It’s an understandable point of view. Most of us mindlessly agree to obscure terms of service daily. According to a 2008 Carnegie Mellon study, it would take the average American 25 days to read through all the privacy policies on every website they visit in a year. In another study, 98% of people were oblivious enough to click ‘I agree’ to privacy policies that disclosed sharing data with spy agencies and their employers, as well as payment for the service by way of signing away their first-born child. Thousands of others unwittingly signed away their ‘immortal soul’ to a gaming company one April Fool’s Day.

According to the Herald, TikTok wasn’t waiting for consent to be given before gathering data on web users. But given that most of us don’t read any of the related terms of service or privacy policies, or if we did, understand the dense legalese they deploy to outline how our data is exploited, no meaningful consent is ever likely to be given anyway. In this instance TikTok has, apparently, just not bothered with the façade of it all.

To be clear, if TikTok has done as the Herald describes, it is quite possibly illegal. But it’s also the type of ethical arbitrage that we’ve come to expect from big tech ‘disruptors’. From ByteDance’s point of view, if consumers are already so inured to the invasive practices of surveillance capitalism, what’s the harm in pushing a few more ethically dubious growth hacking tricks on them, as long as it maximises user acquisition? In the cut-throat competition for online attention, it’s almost always worth it to ask for forgiveness rather than permission.

Of course, there is a clear difference between Meta and Google’s data gathering operations and TikTok’s. The data TikTok gathers is accessible by their engineers in the People’s Republic of China, and can therefore easily be accessed by the PRC’s intelligence services. We might not mind being targeted by a vacuum cleaner brand, but we should be concerned when a one-party state can access a steady stream of our personal information.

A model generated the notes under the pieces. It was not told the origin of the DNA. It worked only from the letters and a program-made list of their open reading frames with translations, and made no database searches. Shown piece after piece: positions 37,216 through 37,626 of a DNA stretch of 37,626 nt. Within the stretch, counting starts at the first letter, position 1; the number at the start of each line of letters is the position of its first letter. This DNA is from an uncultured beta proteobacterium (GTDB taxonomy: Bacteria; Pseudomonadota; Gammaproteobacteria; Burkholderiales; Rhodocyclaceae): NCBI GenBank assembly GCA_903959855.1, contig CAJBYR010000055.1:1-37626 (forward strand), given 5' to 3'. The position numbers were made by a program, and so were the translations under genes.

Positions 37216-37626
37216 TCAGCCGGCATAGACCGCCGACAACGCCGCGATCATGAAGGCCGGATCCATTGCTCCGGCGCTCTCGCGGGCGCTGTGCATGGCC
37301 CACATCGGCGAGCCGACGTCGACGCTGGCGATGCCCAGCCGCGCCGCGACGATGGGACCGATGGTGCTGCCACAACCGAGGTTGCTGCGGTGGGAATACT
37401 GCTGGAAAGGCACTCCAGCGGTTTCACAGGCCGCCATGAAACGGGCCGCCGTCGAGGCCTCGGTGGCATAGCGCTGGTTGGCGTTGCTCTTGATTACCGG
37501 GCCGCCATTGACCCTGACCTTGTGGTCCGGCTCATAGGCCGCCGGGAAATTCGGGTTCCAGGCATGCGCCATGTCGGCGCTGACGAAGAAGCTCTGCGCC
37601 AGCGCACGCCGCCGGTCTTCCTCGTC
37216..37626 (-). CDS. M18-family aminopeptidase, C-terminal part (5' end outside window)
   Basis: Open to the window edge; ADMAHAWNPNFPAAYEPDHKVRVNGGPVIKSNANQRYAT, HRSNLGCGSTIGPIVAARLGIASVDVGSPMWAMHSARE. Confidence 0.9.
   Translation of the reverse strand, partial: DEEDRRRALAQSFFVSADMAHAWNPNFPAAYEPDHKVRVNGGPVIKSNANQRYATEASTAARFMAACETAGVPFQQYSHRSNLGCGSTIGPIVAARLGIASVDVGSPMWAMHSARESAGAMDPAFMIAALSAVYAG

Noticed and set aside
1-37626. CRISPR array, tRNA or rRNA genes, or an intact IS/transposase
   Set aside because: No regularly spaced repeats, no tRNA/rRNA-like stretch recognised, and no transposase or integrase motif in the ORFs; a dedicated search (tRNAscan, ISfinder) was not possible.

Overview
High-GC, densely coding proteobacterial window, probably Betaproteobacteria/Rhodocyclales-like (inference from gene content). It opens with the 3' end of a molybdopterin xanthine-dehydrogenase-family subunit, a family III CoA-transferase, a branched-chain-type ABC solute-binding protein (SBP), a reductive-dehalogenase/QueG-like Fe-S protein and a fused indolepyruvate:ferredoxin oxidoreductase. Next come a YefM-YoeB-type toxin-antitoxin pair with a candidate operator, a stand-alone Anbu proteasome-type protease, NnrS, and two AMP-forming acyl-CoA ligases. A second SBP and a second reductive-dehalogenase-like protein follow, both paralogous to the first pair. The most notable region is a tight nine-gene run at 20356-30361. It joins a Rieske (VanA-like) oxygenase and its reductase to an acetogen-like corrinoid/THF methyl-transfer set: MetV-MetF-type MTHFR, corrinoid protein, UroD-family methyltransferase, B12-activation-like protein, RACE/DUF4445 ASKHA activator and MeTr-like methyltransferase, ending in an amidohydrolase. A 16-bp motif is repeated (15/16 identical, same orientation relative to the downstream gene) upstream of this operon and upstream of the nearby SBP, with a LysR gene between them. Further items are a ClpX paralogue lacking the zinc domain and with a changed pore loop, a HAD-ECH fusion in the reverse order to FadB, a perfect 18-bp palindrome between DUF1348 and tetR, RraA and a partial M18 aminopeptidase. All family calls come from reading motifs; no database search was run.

Unfortunately, there are no easy answers. Even if, overnight, TikTok were forced to sell to a non-Chinese entity, we wouldn’t be truly solving the problem. The private data of Australian citizens would continue to be exfiltrated to China. We’ve seen this show before. In 2019, the Committee on Foreign Investment in the United States (CFIUS) forced a Chinese company, Beijing Kunlun Tech, to sell the gay-dating app Grindr, apparently on national security grounds. But as ASPI fellow Tom Uren has noted, that didn’t stop a small publication in the US from cross referencing Grindr user data it had acquired with the ‘pattern of life’ details of a Catholic priest to out him as gay a couple of years later. If a tiny Catholic publication can do that, you’d better believe China’s Ministry of State Security can too.

The fact is the way we deal with privacy is fundamentally broken. The business models that support the way we’ve become accustomed to use the internet have set a standard that makes it nearly impossible for consumers or governments to prevent data exfiltration to China and anywhere else, for that matter. When the regulators are too timid and the laws are not fit for purpose, it’s no wonder that consumers have become so apathetic.

Dealing with the national security risks posed by TikTok should be seen as an opportunity to create credible standards for all social media companies, no matter what their country of origin is. New laws should be designed to better safeguard individuals by restricting the collection, utilisation, and exportation of data, even when user ‘consent’ is granted. When it comes to national security, it shouldn’t fall on individuals to read the fine print.